How do I know if I need Counseling?

Welcome to this post! The fact that you are asking this question is a good sign and a great step forward in your journey of self-reflection. Sometimes simply asking the questions and seeking the answers is half the battle, so keep pushing forward! Let’s talk about counseling and get a real picture of the myths around it and how to decide if counseling is for you.

You have probably noticed the woman talking quietly in the corner to her friend, divulging that she knows a friend that started going to counseling but “that’s just between us.” Or you may have even found yourself wondering if counseling is for you but it seems too “intense”, “unnecessary” and “extreme” for what you might be going through.

When did counseling get such a bad rap? How did it become labeled as “intense”? People seem to compare counseling with those disturbing scenes from “One Flew Over the Cuckoos Nest” and would rather suffer in silence than be subjected to a group session monitored by Nurse Ratchet. Well, who could blame them!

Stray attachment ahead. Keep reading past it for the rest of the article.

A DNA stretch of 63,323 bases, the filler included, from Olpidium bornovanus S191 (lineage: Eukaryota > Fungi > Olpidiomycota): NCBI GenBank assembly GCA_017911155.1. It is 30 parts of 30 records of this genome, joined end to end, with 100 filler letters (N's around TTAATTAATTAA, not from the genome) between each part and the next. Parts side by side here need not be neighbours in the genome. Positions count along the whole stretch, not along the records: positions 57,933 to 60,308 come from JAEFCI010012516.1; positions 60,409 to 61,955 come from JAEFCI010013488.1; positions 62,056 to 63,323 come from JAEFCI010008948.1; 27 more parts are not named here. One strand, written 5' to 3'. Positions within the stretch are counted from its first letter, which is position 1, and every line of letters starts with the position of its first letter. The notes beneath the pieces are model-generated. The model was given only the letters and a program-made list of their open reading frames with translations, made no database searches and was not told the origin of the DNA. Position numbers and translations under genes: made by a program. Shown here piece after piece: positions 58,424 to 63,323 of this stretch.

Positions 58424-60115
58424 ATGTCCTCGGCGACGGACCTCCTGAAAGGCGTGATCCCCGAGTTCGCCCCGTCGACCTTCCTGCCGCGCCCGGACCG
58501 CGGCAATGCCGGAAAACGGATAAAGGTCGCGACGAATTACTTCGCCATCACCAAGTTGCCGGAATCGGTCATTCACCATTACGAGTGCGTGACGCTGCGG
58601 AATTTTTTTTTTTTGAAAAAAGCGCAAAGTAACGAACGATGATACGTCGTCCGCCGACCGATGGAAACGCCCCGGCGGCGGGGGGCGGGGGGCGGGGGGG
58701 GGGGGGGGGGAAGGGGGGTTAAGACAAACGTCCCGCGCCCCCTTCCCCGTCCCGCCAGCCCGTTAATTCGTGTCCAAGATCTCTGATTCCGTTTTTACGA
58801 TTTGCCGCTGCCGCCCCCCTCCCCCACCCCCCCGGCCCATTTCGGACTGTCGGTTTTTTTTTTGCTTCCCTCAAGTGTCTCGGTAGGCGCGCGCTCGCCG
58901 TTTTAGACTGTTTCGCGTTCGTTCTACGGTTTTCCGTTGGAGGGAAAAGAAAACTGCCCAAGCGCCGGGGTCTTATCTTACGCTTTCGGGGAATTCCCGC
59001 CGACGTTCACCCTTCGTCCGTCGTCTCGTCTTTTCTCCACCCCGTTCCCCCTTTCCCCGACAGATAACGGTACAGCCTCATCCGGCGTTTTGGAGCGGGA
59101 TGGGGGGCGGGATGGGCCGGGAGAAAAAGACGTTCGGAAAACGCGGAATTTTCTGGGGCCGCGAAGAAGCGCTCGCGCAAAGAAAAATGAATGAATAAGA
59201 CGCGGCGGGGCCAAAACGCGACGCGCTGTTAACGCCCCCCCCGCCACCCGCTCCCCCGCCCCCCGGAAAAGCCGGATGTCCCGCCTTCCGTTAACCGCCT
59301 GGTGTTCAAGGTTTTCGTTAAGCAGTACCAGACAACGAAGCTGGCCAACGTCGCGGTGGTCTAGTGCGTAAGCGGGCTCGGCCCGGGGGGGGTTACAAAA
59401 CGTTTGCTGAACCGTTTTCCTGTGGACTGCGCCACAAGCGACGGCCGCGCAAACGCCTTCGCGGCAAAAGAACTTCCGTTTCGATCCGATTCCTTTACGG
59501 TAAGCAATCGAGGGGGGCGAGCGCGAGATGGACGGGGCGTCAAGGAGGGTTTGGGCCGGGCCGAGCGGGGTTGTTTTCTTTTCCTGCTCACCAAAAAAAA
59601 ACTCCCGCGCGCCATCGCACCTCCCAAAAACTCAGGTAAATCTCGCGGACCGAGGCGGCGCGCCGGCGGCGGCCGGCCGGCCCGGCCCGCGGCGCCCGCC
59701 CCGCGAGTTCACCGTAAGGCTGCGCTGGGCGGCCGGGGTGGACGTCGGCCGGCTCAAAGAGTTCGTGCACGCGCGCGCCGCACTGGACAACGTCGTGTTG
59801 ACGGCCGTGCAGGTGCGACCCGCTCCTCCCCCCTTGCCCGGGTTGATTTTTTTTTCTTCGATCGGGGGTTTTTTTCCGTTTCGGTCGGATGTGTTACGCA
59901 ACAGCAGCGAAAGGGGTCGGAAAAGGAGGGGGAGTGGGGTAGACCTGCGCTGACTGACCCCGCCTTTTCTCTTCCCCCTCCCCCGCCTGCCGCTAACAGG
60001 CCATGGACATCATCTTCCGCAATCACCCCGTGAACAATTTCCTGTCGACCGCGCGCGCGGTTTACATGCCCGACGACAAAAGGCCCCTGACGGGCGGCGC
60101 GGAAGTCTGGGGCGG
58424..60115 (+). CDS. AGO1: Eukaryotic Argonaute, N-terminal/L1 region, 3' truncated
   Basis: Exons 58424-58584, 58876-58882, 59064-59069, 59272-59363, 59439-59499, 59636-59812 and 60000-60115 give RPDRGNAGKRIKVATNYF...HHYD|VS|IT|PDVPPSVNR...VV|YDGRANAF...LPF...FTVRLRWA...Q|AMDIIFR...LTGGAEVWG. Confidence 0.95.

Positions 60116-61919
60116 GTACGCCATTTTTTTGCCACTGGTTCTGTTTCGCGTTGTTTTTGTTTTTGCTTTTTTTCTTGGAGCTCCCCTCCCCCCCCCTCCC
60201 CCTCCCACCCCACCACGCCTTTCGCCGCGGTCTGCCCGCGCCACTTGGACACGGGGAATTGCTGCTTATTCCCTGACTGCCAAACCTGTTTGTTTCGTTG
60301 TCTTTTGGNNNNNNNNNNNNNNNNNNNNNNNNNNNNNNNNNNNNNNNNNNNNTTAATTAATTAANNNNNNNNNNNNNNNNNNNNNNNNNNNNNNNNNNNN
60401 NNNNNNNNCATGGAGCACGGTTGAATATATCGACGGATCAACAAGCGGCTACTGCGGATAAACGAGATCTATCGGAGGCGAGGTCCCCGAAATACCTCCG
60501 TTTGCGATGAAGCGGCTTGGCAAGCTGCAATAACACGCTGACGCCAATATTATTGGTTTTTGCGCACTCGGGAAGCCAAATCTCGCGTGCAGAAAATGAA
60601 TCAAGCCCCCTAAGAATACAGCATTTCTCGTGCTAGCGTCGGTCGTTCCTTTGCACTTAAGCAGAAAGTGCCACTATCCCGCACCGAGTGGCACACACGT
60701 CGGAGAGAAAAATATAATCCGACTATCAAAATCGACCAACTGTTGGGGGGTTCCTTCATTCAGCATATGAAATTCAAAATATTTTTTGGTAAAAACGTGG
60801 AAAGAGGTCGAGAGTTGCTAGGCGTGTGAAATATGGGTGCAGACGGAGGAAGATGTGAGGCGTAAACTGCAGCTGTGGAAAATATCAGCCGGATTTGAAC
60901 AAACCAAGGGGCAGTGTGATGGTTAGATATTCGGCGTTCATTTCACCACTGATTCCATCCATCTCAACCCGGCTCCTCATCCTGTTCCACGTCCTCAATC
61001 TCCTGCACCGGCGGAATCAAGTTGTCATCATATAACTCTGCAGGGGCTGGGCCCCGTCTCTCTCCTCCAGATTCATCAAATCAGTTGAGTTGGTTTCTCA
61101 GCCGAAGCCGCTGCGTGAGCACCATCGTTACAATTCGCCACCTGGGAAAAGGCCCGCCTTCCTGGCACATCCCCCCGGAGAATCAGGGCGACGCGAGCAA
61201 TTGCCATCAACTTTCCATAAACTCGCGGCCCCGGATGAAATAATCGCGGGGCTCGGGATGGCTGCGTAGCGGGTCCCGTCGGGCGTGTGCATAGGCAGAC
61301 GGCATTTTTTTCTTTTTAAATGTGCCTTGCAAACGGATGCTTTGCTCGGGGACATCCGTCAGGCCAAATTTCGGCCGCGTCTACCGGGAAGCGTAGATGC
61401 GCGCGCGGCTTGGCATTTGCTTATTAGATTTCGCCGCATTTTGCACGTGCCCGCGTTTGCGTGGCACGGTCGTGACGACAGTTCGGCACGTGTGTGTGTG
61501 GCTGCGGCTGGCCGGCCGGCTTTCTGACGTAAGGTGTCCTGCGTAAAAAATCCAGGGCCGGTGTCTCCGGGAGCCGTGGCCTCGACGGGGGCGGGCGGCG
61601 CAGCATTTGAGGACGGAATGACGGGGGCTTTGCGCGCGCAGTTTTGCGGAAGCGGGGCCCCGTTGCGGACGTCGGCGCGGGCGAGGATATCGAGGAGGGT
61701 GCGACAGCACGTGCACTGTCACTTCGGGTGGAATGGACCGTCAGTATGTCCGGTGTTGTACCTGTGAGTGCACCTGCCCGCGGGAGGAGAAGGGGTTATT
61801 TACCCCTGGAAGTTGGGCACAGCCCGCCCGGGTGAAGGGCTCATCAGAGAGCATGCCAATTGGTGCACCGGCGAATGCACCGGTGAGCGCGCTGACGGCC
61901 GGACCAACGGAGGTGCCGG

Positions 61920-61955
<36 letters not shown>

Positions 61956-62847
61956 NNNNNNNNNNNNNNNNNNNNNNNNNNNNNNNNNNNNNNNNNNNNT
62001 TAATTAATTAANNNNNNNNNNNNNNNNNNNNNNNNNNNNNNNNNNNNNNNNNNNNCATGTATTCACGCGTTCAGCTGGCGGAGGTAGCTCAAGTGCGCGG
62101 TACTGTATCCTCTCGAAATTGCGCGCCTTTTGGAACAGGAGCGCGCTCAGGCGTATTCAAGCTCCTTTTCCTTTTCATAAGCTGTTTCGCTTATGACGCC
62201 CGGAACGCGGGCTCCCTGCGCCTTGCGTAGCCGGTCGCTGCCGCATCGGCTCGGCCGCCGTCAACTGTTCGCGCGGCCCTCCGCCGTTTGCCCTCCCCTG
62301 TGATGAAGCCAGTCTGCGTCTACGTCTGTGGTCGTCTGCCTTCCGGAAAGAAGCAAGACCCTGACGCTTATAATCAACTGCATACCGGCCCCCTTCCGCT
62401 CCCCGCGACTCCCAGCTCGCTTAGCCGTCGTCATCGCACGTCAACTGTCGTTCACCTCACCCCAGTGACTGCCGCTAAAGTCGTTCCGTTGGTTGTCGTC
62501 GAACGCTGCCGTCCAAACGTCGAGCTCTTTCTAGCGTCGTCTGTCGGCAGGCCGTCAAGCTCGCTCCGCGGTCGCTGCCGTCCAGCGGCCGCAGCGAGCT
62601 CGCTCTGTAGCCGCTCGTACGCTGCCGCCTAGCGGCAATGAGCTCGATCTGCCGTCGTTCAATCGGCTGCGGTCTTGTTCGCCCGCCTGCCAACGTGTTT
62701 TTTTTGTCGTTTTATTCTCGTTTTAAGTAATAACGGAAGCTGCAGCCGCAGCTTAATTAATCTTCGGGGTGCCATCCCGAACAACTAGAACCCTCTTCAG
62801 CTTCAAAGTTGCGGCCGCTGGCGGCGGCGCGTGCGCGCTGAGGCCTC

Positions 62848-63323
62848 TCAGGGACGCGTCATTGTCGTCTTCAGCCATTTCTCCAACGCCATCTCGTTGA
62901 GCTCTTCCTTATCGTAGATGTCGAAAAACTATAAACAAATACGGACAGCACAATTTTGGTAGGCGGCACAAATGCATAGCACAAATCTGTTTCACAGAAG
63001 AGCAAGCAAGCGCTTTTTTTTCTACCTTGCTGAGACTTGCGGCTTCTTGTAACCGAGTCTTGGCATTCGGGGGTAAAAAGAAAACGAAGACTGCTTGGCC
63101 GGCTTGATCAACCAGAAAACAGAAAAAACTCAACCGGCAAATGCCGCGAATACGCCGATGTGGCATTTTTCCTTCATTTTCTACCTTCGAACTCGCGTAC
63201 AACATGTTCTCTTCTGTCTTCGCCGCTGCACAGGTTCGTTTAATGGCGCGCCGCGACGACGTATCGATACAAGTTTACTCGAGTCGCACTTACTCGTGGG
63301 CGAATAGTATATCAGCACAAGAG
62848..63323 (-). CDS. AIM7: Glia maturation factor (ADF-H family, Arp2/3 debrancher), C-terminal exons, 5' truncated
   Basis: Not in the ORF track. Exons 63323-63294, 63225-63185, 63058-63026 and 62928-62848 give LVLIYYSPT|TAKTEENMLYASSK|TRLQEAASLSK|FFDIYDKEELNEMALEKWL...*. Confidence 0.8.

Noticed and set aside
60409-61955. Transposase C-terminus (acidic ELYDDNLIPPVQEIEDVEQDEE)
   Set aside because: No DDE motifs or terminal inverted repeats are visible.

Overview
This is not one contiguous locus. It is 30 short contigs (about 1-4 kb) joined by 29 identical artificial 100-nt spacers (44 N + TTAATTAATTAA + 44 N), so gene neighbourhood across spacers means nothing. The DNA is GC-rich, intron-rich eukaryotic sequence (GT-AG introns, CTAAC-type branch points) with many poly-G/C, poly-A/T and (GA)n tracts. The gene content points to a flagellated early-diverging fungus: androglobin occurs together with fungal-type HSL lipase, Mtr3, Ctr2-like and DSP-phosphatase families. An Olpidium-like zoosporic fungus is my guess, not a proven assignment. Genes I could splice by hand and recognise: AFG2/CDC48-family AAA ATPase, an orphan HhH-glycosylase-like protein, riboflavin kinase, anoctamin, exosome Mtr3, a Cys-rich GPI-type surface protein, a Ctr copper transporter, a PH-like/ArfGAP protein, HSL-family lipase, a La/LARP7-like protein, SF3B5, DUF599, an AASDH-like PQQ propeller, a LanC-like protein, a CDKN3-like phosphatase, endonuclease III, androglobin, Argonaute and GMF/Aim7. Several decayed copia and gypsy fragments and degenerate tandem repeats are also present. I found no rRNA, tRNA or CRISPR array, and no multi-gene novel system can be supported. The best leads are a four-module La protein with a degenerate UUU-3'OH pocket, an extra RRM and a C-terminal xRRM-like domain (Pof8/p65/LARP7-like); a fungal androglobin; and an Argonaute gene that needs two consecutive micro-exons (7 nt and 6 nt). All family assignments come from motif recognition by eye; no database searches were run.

All joking aside, counseling or therapy, is so much more simplistic than all of that. Like all of us, it comes in many shapes and sizes, but at the heart of counseling there is a desire to support, encourage and grow.  

Have you ever been told or encouraged to talk to a counselor and found yourself feeling offended that someone thought you were “crazy enough” to need it? Your defensiveness would make sense if you picture counseling as the following things. Here is a short list of common counseling myths:

1.     It is only for “crazy” or really “mentally ill” people

2.     It only promotes medication for treatment

3.     It will label you with a diagnosis for the rest of your life

4.     It is never-ending

5.     It is a scary place

There are so many stigmas and beliefs about counseling. Some of them come from people who have been burned by the process and some of them by people who haven’t even stepped foot in the door. That is tough. Who do you believe when it comes to making this choice? You could try something and fail or you do not try at all and find yourself in the same place you started. The choice is entirely up to you!